On playing favorites

on

“He is your favorite,” my oldest son said, pointing at his younger brother. “It’s so obvious.”Two lambs fighting each other in a field in spring.

Hmmm. Maybe caffeinated coffee this AM.

And I said what I always say, “I love you both very much. I have no favorite. If his path with me seems easier, that is because of the choices he makes. You keep learning things the hard way.”

He looks at me as if I’m an ogre—no, a dinosaur—no, a mean hag with ogre-ish and dinosaur-ish tendencies—sure that I have no idea what he is feeling.

Oh my boy. You are so very wrong on this count.

I am 16 years old, about to leave the house to go for a run to escape my mother’s icy stare. She is upset with me for one of the many reasons she was always upset with me—an A minus the plus, 15 minutes past curfew. I am very clearly getting the message that I do not measure up. And so I say to her, “You wish I was more like her.” And the “her” I refer to is my older sister.

Normally, my mother is silent when I say this but that evening, she responded with, “Yes. I do.”

And out the door I went, swearing I would never say anything close to my children.

The good news? I haven’t. And I won’t. As much as my eldest learns things the hard way, and as much as the whole family sometimes suffers for that, it does not in any way make me wish him into someone else. For that I’m thankful.

How to teach him that love means allowing any child of mine to take his knocks when necessary. Because I know the knocks get more painful the longer they are delayed. I cannot protect him from his mistakes. But it does not mean that I don’t love him in spite of them.

A heady concept for a boy of 13. One I’m not sure he’ll grasp for some time.

My mother just wanted me to be the easy one. As the sixth child, I knew my sisters had already worn her out. And I wasn’t always easy. Neither is my eldest. But I don’t just want him to be “easy”. I want him to make smart choices because I ache when he does not. And I’m trying to get over that, to some extent. To let him face what his soul came here to face, without so much angst on my part over every little bump in the road.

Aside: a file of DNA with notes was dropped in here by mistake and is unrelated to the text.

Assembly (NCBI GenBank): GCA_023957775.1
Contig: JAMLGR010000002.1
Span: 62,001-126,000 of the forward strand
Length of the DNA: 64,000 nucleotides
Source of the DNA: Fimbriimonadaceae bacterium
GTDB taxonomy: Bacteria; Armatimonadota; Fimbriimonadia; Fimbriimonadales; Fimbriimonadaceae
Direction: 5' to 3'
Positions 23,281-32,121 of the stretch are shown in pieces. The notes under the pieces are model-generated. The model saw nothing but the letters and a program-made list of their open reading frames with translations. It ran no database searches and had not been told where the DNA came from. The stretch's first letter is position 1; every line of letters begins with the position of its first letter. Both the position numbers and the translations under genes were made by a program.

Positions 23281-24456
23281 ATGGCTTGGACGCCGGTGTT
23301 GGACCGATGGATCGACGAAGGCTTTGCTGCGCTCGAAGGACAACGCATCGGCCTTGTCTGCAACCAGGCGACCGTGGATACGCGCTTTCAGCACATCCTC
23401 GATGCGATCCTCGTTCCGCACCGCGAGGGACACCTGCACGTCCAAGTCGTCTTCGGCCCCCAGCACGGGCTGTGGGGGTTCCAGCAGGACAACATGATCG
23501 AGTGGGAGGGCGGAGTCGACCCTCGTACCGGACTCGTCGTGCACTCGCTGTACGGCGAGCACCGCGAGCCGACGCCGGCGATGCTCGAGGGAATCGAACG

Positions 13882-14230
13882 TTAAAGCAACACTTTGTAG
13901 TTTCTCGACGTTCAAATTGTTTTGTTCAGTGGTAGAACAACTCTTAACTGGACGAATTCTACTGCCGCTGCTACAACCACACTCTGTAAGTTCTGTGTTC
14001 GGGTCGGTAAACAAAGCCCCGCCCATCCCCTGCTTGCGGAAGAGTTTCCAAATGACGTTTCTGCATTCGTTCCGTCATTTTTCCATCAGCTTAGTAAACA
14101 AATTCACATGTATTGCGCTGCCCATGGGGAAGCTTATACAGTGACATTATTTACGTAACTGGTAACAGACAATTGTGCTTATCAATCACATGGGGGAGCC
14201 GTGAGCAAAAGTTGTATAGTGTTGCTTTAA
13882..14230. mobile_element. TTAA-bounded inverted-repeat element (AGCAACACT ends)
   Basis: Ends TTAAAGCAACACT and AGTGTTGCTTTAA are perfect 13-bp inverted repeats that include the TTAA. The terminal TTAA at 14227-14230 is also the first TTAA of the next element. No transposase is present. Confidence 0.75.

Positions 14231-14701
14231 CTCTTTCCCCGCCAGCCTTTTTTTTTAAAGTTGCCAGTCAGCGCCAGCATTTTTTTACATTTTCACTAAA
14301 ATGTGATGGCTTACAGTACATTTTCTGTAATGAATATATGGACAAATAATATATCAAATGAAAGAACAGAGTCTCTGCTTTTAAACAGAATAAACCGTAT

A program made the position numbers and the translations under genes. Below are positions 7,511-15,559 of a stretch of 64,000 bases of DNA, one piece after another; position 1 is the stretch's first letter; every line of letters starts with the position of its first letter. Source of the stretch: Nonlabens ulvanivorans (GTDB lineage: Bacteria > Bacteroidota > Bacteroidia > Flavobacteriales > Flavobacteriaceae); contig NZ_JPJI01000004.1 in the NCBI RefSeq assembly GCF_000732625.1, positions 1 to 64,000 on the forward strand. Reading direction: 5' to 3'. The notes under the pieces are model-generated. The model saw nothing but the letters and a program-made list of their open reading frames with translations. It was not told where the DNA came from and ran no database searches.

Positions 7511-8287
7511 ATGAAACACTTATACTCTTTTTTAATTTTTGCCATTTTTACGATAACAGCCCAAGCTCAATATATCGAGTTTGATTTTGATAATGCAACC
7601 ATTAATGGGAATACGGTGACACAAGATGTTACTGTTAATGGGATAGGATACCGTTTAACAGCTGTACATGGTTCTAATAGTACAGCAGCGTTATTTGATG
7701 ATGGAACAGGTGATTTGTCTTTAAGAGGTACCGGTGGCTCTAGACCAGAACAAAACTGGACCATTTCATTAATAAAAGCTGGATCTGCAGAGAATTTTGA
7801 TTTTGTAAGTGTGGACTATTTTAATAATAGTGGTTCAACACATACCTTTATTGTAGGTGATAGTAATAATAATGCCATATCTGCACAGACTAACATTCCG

That mother/child bond teens fight so hard against? It takes us mothers a while longer to ease it. I think that’s why God makes teens so awful sometimes. So we can loosen up with relief, rather than with regret.

I thankfully do not play favorites. But I also thankfully do not shield my children, once they reach a certain age, from the consequences of their choices. I am parenting two old souls. One is quick to connect his choices with the ease of his path. The other has some work to do on accepting personal responsibility.

I thank God for both of them every day. One no more so than the other.

Of that I’m sure.

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7 Comments Add yours

  1. I love how you handled the “you love him more” scenario. I think when you are a child or teen with siblings, you can’t grasp the concept of a parent loving equally, yet differently, because everyone is different.

    1. candidkay says:

      Thank you. I certainly didn’t get the different but equal bit until I had kids of my own!

  2. Kay: It is so hard being a parent, isn’t it? And gratifying too, of course. But not easy.

    1. candidkay says:

      Ah yes:). I think some of us signed up for the doctoral course when we meant to take just a brief seminar:). Onward we go . . .

  3. lmarieallen says:

    How awful of your mom to say that to you. I’ve said some things I’m not proud of to my kids, but I’ve made a point to come to them later and apologize, letting them know that I really do love them in spite of my anger.
    And, really, all you can do is love your kids through their mistakes. I learned the hard way that much of what they become is completely beyond your control. No amount of “good parenting” or self-reproach can change that. So you’re absolutely right to loosen the reins, steer them in the right direction and pray for the best. Now, I need to go back and read my own advice:)

  4. markbialczak says:

    The playing field is never level, for child or parent, no matter what. Life won’t let it be, with its ups and downs.

    You are doing very well in keeping an even keel in your expectations and reactions to both of your sons, it seems to me. Congrats, Kay.

  5. SalvaVenia says:

    Preferential treatment – a BIG thing for each and every parents with several offsprings. Just don’t tell me … 🙂

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